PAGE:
Since Henderson joined the Bellator roster, other notables such as Matt Mitrione and Wanderlei Silva have signed on, as well, with more potentially set to come in the future. UFC welterweight Rory MacDonald has said wants to test free agency after his next fight in June, and whether he remains with the UFC or goes elsewhere, Henderson said it’s crucial that athletes at least field offers and find out which promotion values them most.
“I am aware of the magnitude of being the first big-time free agent coming off a win-streak, not coming off a loss, a former champion, a former belt holder, this and that,” Henderson said. “I am aware of the magnitude of it and how big it is. It was a decision that was not based on being a trailblazer. It was a decision that was based on what’s best for me and my family, what’s best for the long-term – being hopefully able to pay for my grandkids’ college. That’s was what I was thinking about with my decision.”
Although the year is only about four months old, free agency is turning out to be arguably the most important story in MMA in 2016. Where is this all going, though? Henderson said he would love to give a clear answer, but it’s difficult to determine due to the rapidly evolving nature of the sport.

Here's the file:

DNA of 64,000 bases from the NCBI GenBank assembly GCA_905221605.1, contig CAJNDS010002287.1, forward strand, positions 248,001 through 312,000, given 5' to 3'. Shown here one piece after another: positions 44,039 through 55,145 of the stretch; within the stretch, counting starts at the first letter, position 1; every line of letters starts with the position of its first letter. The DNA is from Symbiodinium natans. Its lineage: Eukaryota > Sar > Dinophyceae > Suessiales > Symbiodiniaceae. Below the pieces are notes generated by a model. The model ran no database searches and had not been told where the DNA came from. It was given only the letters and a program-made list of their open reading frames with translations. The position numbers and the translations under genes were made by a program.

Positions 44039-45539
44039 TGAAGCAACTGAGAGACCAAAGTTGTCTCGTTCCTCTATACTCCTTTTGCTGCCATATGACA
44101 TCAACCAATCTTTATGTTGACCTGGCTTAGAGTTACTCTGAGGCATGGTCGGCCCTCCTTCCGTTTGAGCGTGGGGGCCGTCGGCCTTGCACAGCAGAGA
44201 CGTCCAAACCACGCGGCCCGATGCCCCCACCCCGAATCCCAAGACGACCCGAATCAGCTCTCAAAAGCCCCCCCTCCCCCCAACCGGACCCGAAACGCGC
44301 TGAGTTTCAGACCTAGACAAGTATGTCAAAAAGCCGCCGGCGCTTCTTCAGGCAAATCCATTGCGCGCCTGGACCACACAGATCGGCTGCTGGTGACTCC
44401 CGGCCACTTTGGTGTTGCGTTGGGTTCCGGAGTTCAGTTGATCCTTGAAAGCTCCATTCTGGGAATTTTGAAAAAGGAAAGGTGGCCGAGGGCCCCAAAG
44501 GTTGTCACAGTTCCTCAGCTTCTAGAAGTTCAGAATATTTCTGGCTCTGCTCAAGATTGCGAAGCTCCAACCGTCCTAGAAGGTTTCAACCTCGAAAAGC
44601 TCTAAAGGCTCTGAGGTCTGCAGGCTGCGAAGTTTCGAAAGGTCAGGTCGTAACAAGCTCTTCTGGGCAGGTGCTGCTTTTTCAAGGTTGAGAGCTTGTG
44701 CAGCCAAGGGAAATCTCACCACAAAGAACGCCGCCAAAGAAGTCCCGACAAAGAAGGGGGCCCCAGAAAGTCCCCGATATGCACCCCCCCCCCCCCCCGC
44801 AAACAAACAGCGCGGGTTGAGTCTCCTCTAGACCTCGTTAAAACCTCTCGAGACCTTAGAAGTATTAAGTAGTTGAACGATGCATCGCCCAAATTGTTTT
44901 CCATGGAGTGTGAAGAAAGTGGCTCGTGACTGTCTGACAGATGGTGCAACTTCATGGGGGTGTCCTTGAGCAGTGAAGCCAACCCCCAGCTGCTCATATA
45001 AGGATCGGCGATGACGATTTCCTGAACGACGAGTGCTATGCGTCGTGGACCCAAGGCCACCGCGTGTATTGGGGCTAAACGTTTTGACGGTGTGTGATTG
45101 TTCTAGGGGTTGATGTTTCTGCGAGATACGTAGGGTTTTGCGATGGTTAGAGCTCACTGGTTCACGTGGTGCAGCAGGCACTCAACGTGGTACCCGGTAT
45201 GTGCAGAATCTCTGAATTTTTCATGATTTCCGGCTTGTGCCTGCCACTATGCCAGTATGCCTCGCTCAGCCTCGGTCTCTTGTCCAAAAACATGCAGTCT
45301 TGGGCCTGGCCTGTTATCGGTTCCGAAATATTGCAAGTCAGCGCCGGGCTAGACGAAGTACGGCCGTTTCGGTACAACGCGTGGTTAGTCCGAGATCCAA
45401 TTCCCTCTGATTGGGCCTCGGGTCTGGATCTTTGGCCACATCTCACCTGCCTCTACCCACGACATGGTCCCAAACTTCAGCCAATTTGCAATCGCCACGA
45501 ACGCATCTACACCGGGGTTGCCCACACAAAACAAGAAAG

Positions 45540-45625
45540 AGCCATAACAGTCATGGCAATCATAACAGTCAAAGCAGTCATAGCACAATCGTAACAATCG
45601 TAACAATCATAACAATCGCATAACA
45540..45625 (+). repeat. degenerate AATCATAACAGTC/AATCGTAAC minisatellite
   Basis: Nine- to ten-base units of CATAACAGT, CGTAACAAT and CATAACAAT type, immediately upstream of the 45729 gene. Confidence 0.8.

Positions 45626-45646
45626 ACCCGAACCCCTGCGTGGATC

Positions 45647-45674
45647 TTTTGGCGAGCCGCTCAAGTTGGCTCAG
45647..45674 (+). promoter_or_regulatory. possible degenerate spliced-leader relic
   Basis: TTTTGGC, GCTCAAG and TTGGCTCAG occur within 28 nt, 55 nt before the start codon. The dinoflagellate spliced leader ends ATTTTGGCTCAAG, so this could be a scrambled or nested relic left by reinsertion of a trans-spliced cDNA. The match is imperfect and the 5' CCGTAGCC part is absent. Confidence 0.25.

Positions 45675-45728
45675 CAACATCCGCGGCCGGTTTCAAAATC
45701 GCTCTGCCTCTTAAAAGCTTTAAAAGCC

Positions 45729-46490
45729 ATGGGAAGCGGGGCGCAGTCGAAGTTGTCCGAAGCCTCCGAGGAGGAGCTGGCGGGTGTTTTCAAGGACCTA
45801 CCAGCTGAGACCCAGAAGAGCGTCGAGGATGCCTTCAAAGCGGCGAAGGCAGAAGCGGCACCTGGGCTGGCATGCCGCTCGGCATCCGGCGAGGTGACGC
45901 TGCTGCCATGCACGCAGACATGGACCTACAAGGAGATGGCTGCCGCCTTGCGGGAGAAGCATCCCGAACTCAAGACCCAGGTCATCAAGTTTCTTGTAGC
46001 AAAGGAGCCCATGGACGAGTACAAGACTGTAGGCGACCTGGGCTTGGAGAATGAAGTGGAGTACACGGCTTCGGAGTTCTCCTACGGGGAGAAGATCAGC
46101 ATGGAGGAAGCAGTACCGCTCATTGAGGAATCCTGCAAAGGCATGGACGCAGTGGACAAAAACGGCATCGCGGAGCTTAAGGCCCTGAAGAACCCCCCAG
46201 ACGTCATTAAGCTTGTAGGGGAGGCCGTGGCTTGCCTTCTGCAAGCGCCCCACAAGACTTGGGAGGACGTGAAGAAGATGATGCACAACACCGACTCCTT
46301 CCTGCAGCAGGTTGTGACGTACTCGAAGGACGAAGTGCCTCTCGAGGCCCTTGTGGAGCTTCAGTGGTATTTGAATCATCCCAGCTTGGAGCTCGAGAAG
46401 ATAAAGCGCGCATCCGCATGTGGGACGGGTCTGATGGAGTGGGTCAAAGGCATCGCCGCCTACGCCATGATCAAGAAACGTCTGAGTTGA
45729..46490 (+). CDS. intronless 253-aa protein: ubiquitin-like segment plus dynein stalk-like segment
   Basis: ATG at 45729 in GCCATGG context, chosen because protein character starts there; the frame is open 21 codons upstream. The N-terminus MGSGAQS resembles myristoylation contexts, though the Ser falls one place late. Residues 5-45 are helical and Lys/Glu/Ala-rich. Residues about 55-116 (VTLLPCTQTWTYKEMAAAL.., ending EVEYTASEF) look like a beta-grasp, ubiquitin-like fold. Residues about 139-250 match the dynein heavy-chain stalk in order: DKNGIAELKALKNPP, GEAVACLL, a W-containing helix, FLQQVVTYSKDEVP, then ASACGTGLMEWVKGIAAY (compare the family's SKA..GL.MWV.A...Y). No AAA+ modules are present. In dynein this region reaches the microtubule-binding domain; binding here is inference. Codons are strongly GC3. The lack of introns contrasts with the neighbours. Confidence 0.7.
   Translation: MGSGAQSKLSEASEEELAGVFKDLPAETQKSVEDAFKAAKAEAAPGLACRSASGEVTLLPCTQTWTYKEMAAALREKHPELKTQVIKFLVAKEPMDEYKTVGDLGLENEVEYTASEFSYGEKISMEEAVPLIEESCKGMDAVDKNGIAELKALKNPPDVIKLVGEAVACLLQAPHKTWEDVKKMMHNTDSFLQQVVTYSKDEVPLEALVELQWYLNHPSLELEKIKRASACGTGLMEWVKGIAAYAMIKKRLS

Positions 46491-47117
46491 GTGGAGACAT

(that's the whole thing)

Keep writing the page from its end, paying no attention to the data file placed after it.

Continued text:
“It’s pretty difficult to say (what the future holds) because MMA is such a young sport and there’s a lot of weird things that happen,” Henderson said. “There’s so many precedents that haven’t been set and new this, new that. We just got into New York for goodness sake. The New York. Finally we’ve got into that. It shows how much MMA still has to grow.”
View full post on News | MMAjunkie
Cris Cyborg Expects Big UFC Fights in Her Future: Ronda Rousey, Holly Holm, Miesha Tate
I think that everything that I've went through in my career have kind of culminated in this UFC debut at UFC 198,” she said during a press conference this week promoting the pay-per-view event. With 13 of her 15 wins coming by knockout, she predicts …
Dana White Comments on Ronda Rousey's UFC Return Amid Miesha Tate Fight Rumours